Re: [asa] Natural Agents - Cause and Effect, Non-Natural Agents

From: Bill Powers <>
Date: Sat Apr 11 2009 - 17:29:13 EDT

This is getting interestingly involved. For my own sake, let me start at
a beginning.

Methodological Naturalism is rejecting the use of gods or God (a la
Murphy) in any "scientific" explanation. Historically, this entailed the
acceptance of something like a mechanistic description (metaphor) for the
workings of the universe, or at least in our theories (explanations, or
stories). More broadly it entails, I think, the rejection of
unpredictable behavior. I don't want to say that it need be lawful, but
it wouldn't be viewed as science, I think, if it did not entail some
regularity. Such a notion follows according to our classic understanding
of what knowledge is about, while if not universal, at least predictive
under certain conditions (e.g., Snell's law, or even economic laws or

What in this description makes it "natural" and not god-like?

Consider economic laws or sociological theories. These are theories of
groups of individuals, even freely acting individuals. Nonetheless they
have dispositonal properties, esp. as a group. Freedom does not entail
the absence of dispositional properties. Such properties are
incapable of describing the complete behavior of freely acting
individuals, but they are capable of describing ceteris parabus properties
of such individuals under restricted aspects of their behavior.

What is natural here? I have presumed in this instance of economic and
sociological theory that the individuals involved are freely acting,
indeed the theories likely presume that, for otherwise they may not be
free to express their dispositional natures. So it appears that
their free wills, even taken in an incompatabilist sense, does not
prohibit them from being the subjects of a "naturalistic" science.

It would seem that incompatabilist free will cannot be the subject of a
"natural" science because, while its behavior my indicate a certain
regularity, the very notion of such a freedom entails a capability of
violating that regularity, and even acting arbitrarily, despite the great
majority of our actions are not arbitrary.

However, as I have noted previously, our notion of what is "natural" has
changed over the course of science's history. Why might monads not be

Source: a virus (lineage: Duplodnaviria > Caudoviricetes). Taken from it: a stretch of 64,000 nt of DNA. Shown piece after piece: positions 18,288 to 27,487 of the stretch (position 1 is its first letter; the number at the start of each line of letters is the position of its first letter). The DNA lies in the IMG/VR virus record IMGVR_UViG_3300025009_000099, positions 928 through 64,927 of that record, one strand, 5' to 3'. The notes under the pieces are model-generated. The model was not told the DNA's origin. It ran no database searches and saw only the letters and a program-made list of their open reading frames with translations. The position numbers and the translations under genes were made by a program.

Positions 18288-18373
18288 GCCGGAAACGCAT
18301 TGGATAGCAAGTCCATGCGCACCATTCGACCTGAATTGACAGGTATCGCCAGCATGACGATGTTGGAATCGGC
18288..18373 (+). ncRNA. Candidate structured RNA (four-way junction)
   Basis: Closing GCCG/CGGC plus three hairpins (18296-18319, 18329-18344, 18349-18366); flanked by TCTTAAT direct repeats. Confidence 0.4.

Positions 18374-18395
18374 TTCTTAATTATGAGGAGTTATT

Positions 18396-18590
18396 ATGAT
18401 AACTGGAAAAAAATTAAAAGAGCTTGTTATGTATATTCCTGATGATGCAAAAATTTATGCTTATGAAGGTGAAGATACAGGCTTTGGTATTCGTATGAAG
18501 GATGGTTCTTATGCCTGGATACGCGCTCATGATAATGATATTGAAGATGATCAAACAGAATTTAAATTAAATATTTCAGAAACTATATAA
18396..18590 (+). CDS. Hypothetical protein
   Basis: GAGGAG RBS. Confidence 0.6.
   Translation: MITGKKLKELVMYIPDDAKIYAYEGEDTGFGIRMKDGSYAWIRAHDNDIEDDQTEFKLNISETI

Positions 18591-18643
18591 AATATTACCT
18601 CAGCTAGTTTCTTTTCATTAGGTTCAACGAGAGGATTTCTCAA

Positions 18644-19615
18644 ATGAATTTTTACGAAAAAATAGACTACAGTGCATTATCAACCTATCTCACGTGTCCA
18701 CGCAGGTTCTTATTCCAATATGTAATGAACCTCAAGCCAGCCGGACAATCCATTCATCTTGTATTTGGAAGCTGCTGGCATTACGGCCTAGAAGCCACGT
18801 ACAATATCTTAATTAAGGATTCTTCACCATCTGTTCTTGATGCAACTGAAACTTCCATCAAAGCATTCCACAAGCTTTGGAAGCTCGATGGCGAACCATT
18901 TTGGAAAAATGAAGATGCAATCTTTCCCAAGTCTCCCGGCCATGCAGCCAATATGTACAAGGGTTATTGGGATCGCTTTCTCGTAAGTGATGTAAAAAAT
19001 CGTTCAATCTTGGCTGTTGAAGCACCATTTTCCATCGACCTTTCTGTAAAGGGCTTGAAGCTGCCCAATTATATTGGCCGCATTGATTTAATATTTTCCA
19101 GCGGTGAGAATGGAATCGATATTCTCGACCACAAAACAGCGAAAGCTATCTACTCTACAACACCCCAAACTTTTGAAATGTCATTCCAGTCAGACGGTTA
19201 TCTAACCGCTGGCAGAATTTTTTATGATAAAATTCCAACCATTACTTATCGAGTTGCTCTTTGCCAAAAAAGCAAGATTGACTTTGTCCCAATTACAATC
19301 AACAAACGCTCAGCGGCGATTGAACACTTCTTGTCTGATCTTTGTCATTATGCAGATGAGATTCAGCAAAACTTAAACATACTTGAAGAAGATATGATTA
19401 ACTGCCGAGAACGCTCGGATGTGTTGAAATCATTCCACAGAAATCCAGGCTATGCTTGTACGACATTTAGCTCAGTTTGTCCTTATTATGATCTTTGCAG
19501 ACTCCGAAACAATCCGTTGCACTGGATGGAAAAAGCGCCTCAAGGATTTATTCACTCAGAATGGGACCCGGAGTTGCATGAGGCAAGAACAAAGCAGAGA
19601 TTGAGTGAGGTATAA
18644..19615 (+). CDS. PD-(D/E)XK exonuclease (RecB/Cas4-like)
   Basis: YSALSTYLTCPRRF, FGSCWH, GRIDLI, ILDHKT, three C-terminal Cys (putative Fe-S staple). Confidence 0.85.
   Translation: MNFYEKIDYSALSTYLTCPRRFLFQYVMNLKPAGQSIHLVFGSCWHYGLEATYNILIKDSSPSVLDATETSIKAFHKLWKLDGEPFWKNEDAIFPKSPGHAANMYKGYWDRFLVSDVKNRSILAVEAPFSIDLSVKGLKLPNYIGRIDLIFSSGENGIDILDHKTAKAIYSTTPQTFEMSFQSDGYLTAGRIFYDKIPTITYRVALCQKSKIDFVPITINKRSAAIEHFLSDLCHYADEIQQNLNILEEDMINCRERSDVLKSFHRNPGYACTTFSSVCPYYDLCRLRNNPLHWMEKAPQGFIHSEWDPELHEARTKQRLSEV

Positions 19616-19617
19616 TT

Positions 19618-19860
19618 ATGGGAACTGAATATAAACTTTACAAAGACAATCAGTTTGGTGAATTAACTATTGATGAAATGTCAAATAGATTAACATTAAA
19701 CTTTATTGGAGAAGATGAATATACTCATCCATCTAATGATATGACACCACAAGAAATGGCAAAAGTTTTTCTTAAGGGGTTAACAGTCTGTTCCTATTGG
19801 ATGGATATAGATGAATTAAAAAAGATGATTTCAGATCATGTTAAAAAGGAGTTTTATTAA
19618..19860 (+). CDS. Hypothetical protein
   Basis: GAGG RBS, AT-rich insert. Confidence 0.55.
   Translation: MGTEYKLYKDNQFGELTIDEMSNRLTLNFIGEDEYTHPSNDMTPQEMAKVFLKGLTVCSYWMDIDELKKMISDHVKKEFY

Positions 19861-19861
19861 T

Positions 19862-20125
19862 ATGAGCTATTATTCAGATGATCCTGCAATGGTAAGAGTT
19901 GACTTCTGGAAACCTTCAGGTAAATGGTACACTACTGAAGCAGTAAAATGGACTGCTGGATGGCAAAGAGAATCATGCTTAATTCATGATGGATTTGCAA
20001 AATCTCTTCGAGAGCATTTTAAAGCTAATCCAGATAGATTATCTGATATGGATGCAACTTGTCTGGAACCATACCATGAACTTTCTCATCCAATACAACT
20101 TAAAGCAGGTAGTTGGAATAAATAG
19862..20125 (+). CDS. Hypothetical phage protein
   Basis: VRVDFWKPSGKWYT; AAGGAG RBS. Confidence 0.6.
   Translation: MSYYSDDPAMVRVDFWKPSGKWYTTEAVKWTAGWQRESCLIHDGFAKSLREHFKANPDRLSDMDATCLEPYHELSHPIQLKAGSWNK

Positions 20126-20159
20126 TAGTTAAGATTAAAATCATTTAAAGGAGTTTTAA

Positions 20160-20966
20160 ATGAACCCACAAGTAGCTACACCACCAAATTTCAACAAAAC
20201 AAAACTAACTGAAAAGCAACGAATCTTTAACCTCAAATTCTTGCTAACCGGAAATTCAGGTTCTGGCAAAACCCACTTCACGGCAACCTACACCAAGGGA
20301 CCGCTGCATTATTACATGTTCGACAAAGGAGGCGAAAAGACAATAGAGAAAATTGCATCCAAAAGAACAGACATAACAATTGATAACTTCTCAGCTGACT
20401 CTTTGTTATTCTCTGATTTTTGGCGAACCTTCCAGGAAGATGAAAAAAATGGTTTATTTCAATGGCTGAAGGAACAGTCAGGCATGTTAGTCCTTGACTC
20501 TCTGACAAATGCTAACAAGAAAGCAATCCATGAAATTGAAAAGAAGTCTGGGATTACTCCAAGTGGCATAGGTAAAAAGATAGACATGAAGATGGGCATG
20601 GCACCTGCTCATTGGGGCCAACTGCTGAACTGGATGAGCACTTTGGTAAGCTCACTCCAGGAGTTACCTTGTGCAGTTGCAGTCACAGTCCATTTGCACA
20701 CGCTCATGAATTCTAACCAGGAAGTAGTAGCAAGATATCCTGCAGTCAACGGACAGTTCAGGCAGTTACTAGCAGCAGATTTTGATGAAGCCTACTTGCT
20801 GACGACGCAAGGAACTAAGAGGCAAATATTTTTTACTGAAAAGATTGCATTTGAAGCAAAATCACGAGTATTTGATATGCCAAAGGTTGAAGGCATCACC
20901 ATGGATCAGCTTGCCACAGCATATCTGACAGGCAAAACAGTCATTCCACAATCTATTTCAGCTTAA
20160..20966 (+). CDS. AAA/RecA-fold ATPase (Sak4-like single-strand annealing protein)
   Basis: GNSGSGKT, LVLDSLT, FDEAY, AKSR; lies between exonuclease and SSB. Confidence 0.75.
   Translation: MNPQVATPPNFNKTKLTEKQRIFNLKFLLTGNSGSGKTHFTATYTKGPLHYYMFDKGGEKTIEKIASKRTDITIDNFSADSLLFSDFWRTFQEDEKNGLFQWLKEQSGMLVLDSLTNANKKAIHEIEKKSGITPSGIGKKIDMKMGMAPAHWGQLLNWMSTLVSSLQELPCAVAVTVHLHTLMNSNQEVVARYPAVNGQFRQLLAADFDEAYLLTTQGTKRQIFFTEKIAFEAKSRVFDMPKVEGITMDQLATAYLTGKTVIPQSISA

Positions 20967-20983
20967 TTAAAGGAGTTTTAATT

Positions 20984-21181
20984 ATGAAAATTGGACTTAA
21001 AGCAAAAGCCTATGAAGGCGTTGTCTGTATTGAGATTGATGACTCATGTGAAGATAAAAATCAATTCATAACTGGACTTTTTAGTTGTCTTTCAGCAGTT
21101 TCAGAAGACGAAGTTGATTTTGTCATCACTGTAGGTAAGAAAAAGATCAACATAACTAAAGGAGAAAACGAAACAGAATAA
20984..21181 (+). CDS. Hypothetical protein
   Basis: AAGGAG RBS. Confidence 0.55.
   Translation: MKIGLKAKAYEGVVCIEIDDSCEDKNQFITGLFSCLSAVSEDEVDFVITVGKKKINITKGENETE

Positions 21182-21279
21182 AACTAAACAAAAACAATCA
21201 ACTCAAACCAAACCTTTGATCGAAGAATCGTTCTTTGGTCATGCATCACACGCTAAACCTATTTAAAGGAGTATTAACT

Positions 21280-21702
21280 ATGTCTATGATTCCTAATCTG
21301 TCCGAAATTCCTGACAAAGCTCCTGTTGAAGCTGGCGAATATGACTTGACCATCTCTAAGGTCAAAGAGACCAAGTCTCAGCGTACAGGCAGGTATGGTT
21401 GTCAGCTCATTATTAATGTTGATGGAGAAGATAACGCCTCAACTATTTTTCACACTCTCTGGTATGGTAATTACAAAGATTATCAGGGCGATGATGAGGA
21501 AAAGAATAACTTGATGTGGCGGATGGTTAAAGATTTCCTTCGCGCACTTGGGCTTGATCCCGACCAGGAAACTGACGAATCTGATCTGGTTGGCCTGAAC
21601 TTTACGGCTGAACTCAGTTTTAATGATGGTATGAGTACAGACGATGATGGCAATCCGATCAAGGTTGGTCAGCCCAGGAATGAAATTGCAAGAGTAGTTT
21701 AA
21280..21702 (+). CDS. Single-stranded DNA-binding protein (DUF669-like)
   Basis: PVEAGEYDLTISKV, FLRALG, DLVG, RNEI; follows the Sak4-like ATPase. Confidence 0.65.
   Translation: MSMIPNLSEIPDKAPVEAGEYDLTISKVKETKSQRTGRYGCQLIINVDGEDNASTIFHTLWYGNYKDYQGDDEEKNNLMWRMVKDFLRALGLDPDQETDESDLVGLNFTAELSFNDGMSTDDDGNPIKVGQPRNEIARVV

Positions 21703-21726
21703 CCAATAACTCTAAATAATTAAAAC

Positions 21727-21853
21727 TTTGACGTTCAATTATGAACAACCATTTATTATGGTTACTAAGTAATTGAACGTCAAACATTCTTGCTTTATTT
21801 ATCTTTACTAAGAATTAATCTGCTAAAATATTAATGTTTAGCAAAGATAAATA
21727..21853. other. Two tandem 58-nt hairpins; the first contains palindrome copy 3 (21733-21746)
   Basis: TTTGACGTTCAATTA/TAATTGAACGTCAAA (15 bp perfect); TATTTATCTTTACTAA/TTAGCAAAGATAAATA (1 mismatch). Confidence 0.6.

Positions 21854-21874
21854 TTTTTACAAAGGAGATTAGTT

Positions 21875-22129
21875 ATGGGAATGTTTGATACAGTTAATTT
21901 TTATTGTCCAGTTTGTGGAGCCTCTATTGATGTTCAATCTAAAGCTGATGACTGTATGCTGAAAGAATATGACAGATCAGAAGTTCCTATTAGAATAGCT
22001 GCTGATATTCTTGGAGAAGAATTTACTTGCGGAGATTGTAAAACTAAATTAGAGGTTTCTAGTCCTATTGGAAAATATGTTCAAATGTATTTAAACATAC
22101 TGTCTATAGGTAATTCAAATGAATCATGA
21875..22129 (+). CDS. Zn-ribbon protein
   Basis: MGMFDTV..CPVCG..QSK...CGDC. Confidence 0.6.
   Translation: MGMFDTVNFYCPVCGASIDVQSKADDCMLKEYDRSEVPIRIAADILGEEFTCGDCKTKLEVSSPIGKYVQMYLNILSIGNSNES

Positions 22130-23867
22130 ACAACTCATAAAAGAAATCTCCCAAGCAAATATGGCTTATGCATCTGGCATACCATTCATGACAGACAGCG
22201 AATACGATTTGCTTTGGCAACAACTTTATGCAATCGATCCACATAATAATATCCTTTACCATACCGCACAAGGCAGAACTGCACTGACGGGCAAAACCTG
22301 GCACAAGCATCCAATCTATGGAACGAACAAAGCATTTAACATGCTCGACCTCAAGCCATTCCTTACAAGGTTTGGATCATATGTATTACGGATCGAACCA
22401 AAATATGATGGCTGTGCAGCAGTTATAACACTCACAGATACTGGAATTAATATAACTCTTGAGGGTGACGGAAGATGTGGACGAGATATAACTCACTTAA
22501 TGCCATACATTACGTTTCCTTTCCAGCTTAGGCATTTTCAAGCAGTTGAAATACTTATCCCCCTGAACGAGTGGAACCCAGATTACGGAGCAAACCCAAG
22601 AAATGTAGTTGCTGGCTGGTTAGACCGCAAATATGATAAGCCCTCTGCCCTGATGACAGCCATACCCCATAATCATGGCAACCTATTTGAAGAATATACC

"natural"? Why not permit non-combatabilist free will as "natural"? It
appears to me that nothing prohibits it. Indeed, why not permit gods to
be "natural"?

The ulitimate objection, it seems, is not whether they are "natural" or
not. It is, instead, that we cannot make a science, a knowledge, or
regularity of them. We can know the character of a freely acting agent,
and as such make rough predictions of its behavior. But inasmuch as it is
a free agent, it is not bound by that character, or perhaps that its
character does not determine its behavior (e.g., witness the difficulty of
determing a Good and All-Powerful God's specific behavior).

If this makes sense, I suggest the following.

1) We do study God scientifically all the time. Indeed, this is just what
we mean by science. We study God under certain aspects and constraints.
Our science reflects a predictable behavior of God. But science is unable
to investigate God in His totality. Fortunately, God's behavior in many
of these aspects is expressible in a lawful, and even mathematical manner.

2) The same goes for the study of humans. Scientific explanations of much
of human behavior requires no mention of wills (e.g., the nervous system),
but this is not true of all human sciences. Some presume the existence of
wills, even free wills (perhaps in a combatabilist sense). Are wills
natural? As long as the behaviors associated with aspects of that will
are somewhat predictable.

3) Simply put, science, inasmuch as it is to remain a science, studies the
regular aspects of the world. Natural simply entails regularity or

4) Hence, MN simply entails that our explanations involve predictive
features and entities (even gods if aspects of their behavior is
predictable). I think we have to say this in order to include humans as
subjects of science. That is, humans need not be machines in order to be
proper subjects of science, but they must possess dispositional
properties, something that God or gods likewise possess.

Well, that was my run at it.

God bless,


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Received on Sat Apr 11 17:29:57 2009

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